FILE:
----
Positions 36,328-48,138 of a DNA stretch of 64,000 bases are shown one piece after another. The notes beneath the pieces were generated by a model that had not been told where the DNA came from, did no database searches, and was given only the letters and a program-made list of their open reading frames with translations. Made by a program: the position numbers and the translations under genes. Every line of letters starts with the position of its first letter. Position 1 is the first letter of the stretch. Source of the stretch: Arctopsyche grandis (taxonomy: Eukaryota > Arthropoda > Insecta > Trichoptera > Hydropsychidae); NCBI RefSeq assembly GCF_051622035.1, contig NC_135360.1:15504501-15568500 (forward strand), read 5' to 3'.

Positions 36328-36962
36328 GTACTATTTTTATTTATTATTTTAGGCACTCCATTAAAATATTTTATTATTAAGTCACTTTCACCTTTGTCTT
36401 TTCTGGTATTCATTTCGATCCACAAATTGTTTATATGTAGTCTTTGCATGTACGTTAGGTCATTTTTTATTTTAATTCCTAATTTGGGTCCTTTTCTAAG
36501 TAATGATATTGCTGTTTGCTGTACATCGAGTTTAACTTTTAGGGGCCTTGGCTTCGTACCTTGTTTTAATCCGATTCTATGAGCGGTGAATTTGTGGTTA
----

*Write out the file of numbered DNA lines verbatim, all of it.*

Positions 36,328-48,138 of a DNA stretch of 64,000 bases are shown one piece after another. The notes beneath the pieces were generated by a model that had not been told where the DNA came from, did no database searches, and was given only the letters and a program-made list of their open reading frames with translations. Made by a program: the position numbers and the translations under genes. Every line of letters starts with the position of its first letter. Position 1 is the first letter of the stretch. Source of the stretch: Arctopsyche grandis (taxonomy: Eukaryota > Arthropoda > Insecta > Trichoptera > Hydropsychidae); NCBI RefSeq assembly GCF_051622035.1, contig NC_135360.1:15504501-15568500 (forward strand), read 5' to 3'.

Positions 36328-36962
36328 GTACTATTTTTATTTATTATTTTAGGCACTCCATTAAAATATTTTATTATTAAGTCACTTTCACCTTTGTCTT
36401 TTCTGGTATTCATTTCGATCCACAAATTGTTTATATGTAGTCTTTGCATGTACGTTAGGTCATTTTTTATTTTAATTCCTAATTTGGGTCCTTTTCTAAG
36501 TAATGATATTGCTGTTTGCTGTACATCGAGTTTAACTTTTAGGGGCCTTGGCTTCGTACCTTGTTTTAATCCGATTCTATGAGCGGTGAATTTGTGGTTA